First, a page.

The German health care market is in flux. Recent deregulation and market consolidations have resulted in new opportunities for investors—many hospitals are for sale, and private investors can now establish entities providing ambulatory medical services. The German health care service sector is likely to change dramatically within the next few years as new structures and entities emerge.

Currently, approximately 65 percent of Germany’s hospitals are owned by governmental entities, and 20 percent are owned by mainly church-held charities, but the private share is increasing rapidly. Governmental entities are selling their deficit-running hospitals to private investors, who have shown the ability to turn around these hospitals within a few years. Based on their success, market analysts expect the private share in German hospitals to rise to approximately 40 percent within the next five to 10 years. Additionally, prior to 2004, hospitals were largely prohibited from providing out-patient services but today can now fully expand into out-patient fields, thereby increasing revenues.

Medical Ambulatory Service Centers

Until recently, only physicians working in sole offices or in local partnerships with each other were allowed to provide any medical services that were not in-patient or emergency cases. This changed in 2004 with the introduction of a new form of medical service provider, the medical ambulatory service center (Medizinische Versorgungszentren or MVZ). MVZs are entitled to provide any ambulatory medical service through employed qualified doctors.

An MVZ may be established in any legal form. It may be owned by any individual, groups of individuals and/or legal entities that have any license within the public health care system. This license does not have to entitle them to render ambulatory services. Therefore, an MVZ may be formed not only by any physician but also by any hospital, pharmacy, physiotherapist or retailer selling medical devices (e.g., wheelchairs) to patients. A license to sell medical devices is not very difficult to obtain, creating new opportunities for investors to establish and operate an MVZ.

Until 2006, a license to provide ambulatory medical services was only valid in a certain location, such as a particular area of a town or community. Physicians and MVZs were not entitled to apply for two licenses for two different locations. However, under a new law that took effect January 1, 2007, MVZs and groups of physicians are now entitled to open branches and to provide services in various regions and—theoretically—throughout Germany. A system of determination of need still limits this possibility (regulatory health care bodies may decide that in certain areas a "market" need for general practitioners or physicians of certain specializations does not exist and then reject further applications). If such is the case, any new applicant, be it a physician or an MVZ, would have to buy a license from a retiring physician with comparable qualifications. According to current government plans, however, the entire system of determination of need may be abolished within the next three years.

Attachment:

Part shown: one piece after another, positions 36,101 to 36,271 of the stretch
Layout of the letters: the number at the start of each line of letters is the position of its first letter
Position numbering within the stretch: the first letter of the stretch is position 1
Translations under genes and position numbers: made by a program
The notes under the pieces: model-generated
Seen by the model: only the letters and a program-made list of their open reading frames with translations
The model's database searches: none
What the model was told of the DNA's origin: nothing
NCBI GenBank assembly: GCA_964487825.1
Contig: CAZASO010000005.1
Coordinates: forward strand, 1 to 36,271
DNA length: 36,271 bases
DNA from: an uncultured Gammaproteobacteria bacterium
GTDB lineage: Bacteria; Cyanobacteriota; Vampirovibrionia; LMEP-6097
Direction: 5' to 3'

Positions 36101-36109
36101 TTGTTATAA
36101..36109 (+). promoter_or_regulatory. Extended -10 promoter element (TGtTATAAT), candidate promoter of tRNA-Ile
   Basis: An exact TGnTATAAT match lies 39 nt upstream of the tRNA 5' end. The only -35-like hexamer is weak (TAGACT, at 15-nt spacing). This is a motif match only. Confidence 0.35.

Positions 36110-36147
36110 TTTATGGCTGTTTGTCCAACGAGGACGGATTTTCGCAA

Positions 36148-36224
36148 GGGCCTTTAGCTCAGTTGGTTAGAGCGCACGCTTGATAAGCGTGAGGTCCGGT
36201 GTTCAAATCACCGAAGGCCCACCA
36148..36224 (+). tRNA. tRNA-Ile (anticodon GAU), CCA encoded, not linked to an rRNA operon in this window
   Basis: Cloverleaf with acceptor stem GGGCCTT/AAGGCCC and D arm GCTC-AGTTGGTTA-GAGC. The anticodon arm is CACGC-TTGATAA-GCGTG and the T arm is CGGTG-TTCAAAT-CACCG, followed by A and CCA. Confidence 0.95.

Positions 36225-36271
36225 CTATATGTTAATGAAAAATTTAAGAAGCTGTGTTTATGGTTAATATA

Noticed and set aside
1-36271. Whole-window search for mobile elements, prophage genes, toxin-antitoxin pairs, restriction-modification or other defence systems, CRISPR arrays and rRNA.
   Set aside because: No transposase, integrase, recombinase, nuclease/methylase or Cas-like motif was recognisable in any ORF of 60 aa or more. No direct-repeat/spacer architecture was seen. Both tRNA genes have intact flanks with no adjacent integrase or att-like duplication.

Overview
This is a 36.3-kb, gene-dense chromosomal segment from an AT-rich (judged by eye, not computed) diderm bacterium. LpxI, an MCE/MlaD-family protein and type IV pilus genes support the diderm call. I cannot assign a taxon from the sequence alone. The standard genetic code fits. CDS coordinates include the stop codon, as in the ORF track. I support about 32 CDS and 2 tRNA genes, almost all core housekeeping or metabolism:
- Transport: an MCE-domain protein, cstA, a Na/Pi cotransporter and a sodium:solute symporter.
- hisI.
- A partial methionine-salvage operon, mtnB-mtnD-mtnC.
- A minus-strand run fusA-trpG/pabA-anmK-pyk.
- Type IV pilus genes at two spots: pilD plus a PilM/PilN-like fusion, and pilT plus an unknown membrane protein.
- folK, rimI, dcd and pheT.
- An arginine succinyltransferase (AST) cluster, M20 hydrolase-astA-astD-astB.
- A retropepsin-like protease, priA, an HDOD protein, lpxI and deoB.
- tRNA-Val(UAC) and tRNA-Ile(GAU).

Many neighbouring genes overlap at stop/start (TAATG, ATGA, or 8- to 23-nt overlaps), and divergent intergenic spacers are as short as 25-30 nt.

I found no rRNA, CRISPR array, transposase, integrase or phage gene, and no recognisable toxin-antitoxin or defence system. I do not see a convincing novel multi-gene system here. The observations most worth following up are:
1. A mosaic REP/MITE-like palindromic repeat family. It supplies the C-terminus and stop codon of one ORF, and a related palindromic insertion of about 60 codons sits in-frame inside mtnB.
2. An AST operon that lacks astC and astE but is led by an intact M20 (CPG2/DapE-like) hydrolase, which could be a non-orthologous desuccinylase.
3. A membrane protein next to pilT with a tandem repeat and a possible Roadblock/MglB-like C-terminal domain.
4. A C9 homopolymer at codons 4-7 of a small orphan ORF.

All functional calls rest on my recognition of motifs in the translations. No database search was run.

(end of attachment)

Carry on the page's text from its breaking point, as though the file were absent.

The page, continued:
Although the German health care service system is still highly regulated, these new laws have opened the market to many new investment and structuring opportunities that would have been unthinkable a few years ago.

Goals

The current German government has three major goals:

  • Inviting private investments in the German health care service system: It expects that private investment will render the system far more efficient and will increase competition in relation to price and quality.
  • Encouraging the emergence of larger, even conglomerate health care entities that provide in-patient and/or out-patient services, medical and non-medical services, medical devices, medications, etc. throughout the country: Such entities are expected to trigger an increase in competition.
  • Ending the strict delineation between in-patient services provided by hospitals and ambulatory services provided by physicians: It seeks to reduce the amount of in-patient services and the number of days of related stays. It expects hospitals to form entities (possibly in joint ventures with physicians) providing out-patient services and to increasingly outsource services now provided on an in-patient basis to those entities. Ambulatory surgery centers have by far not reached the importance yet that they have in the United States, but their growth in Germany in the future is widely expected.